Making sense of Chinese teas can be rather tricky. How things are translated is one issue. Multiple names being used is another. And the cultural inclination to be poetic about those names comes in to play. The category of oolongs known as “Dancong” or “Dan Cong” is a great example. But hang in there – these teas are special enough to justify you making that effort to work your way through the maze of information about them. This article will get you started. I have attempted to give you a basic outline, with future articles giving you more details. Let’s start with what Dancong means and the basic types of Dancong oolongs.
What Is Dancong?
“Dancong” in Chinese symbols is 单丛 and is often translated as “single trunk/bush” (depends on the translator). The word “Dancong” is the spelling in our alphabet of roughly how the word is pronounced in either Mandarin or Cantonese (the symbols are usually the same but the pronunciations are different). When they say “single,” they mean a single variety, which is Shui Xian, with the growers carefully selecting specific trees/bushes and tending them to produce certain traits in the finished product. This makes them different from Wuyi Shui Xian, Zhang Ping Shui Xian, and the number of others. Some of the ones used for Dancong are over 100 years old, according to several online sites. They have been able to expand on the number of these trees and bushes through grafting, creating a “family” of trees. The total output is pretty small and is one of the reasons the tea price is considerable. Another is that their reputation is growing, and therefore so is demand (and fakery). The best kind is “Phoenix Dancong,” so time to check that out.
There is a mountain range in the Northeast part of Guangdong province in China. (The province is on the south coast of China.) This range, which is where this tea comes from, is called “Phoenix Mountains” so often these teas include “Phoenix” in their name. The other name for this range is “Fenghuang Shan” (or “Fenghuangshan”) so you’ll see the teas offered under the name “Fenghuang oolong” sometimes. Below is the Google map showing the mountain range’s basic location (that little “A” marker) and a good chunk of the province, including Guangzhou (the capital of the province) and Hong Kong that had been under British control until 30 June 1997 when they were officially handed over to Chinese rule. The mountain is not that accessible, which is another factor in this tea’s pricing and availability.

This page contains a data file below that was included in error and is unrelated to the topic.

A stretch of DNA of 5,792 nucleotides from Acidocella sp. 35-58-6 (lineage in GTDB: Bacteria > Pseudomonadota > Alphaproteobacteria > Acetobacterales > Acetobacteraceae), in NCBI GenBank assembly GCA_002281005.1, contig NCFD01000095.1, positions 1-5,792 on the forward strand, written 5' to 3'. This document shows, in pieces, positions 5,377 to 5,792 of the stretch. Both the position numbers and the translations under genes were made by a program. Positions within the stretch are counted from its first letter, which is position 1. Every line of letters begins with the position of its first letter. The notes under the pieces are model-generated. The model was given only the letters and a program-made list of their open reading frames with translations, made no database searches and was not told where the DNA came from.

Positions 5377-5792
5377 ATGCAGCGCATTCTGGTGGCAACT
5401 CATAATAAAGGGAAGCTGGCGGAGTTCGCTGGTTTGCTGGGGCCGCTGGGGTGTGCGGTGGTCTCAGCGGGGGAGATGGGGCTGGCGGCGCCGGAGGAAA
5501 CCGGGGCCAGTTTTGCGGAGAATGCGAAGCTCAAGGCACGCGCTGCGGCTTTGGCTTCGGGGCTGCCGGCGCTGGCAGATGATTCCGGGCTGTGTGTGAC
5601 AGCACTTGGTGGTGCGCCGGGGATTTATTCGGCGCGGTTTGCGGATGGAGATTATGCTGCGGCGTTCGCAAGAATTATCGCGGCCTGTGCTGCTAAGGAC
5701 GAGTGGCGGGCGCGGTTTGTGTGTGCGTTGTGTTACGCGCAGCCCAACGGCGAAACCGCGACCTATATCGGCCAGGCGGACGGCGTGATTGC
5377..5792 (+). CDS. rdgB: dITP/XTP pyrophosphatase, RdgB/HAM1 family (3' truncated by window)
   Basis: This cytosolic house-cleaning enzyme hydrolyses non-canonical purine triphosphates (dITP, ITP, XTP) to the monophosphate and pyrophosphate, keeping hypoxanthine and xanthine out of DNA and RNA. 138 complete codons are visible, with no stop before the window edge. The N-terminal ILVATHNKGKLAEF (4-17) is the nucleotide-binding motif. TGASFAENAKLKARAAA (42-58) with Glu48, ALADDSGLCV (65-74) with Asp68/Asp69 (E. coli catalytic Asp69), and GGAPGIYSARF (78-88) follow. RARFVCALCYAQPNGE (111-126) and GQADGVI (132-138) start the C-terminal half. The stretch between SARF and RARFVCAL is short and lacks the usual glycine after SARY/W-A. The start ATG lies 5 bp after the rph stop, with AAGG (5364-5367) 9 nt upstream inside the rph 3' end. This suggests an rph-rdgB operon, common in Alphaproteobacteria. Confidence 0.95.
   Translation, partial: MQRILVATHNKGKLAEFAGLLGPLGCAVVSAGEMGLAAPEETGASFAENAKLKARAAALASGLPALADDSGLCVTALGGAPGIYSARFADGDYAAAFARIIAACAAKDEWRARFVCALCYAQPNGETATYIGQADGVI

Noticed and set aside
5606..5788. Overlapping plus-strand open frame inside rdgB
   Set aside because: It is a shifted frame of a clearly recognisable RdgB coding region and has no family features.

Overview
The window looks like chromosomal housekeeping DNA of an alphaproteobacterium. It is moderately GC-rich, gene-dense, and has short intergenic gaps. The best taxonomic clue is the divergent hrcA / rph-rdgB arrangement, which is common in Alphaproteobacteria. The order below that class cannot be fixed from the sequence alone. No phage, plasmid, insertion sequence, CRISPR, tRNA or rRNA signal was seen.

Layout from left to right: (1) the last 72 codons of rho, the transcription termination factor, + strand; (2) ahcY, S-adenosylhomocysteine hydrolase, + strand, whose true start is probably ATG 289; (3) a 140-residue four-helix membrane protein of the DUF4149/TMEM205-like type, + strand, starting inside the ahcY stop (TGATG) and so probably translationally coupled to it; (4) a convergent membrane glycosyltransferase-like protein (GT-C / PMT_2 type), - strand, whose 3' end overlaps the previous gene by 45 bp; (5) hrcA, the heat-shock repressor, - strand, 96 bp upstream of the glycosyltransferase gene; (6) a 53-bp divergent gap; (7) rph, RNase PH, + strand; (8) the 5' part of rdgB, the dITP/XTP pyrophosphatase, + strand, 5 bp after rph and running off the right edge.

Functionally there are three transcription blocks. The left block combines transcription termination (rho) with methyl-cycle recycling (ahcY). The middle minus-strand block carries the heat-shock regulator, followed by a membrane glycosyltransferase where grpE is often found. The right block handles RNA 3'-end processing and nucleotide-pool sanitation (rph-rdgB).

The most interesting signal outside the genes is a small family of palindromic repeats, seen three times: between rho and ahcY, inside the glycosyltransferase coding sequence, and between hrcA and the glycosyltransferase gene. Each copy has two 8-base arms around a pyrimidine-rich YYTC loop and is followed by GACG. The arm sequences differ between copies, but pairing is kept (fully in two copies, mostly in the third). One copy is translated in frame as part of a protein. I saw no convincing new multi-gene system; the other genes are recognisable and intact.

The Basic Types of Phoenix Dancong Oolongs
The 100+ different types of Dancong oolongs listed in the Chaozhou Chronicles are in these sub-categories that are based on their unique fragrance:
# – Name – Chinese symbols – Description
1a Huang Zhi Xiang 黄枝香 Gardenia Fragrance (aka Yellow Sprig Fragrance)
1b Huang Zhi Xiang (similar sounding but different root word) 黄栀香 Gardenia Fragrance
2a Zhi Zi Hua Xiang 栀子花香 Gardenia Fragrance
2b Zhi Lan Xiang 芝兰香 Orchid Fragrance (aka Iris Fragrance)
3 Mi Lan Xiang 蜜兰香 Honey Orchid Fragrance
4a Gui Hua Xiang 桂花香 Osmanthus Fragrance
4b You Hua Xiang (on some lists in place of Gui Hua Xiang) 柚花香 Pomelo Flower Fragrance
5 Yu Lan Xiang 玉兰香 Magnolia Fragrance
6a Jiang Hua Xiang 姜花香 Ginger Flower Fragrance
6b Tong Tian Xiang (alt name for Jiang Hua Xiang above) 通天香 Heavenly Fragrance
7 Ye Lai Xiang 夜来香 Tuberose Fragrance
8 Mo Li Xiang 茉莉香 Jasmine Fragrance
9 Xing Ren Xiang 杏仁香 Almond Fragrance
10 Rou Gui Xiang 肉桂香 Cassia Fragrance
And let’s not forget “Duck Dung Fragrance Dancong.” Never heard of it? No surprise since it is usually sold under the name “Black Leaf Dancong” or “Da Wu Ye.” When the tea was first cultivated and produced, it was quite popular, so the maker gave it an unappetizing name, hoping to deter imitators. No such luck. Graftings were soon being grown all over the area and the name changed to the one we know today – “Black Leaf” after the dark color of the processed leaves.
Harvesting conditions are critical with these teas (and others). The leaves also must be picked according to three specific conditions: 1) not in early morning (they should not have dew on them), 2) not on a rainy day (the leaves harvested during the rain fetch less than half of what they would if harvested on a sunny day, rather challenging since the harvest is usually during the rainy season where it’s raining about 80% of the time), and 3) not when the sun is shining too hot. Processing begins immediately after harvesting.
Dancongs are made outside of the Phoenix Mountains area, but these are not considered as good as the true Phoenix versions. So, look for “Phoenix” in the name and be sure to buy from a reputable vendor, since imitations abound.
Watch for more articles spotlighting some of these teas on an individual basis. We already wrote about 3 of these earlier on this blog:
- Mt. Wudong Yu Lan Xiang (Magnolia) Phoenix Dancong Oolong
- Nonpareil Mt. Wudong Song Variety Mi Lan Xiang (Honey Orchid) Phoenix Dan Cong Oolong
- Nonpareil Mt. Wudong Song Variety Huang Zhi Xiang (Gardenia) Phoenix Dan Cong Oolong
More to come, covering the full range we are now offering in our very special sampler set.
In the meantime, happy sipping!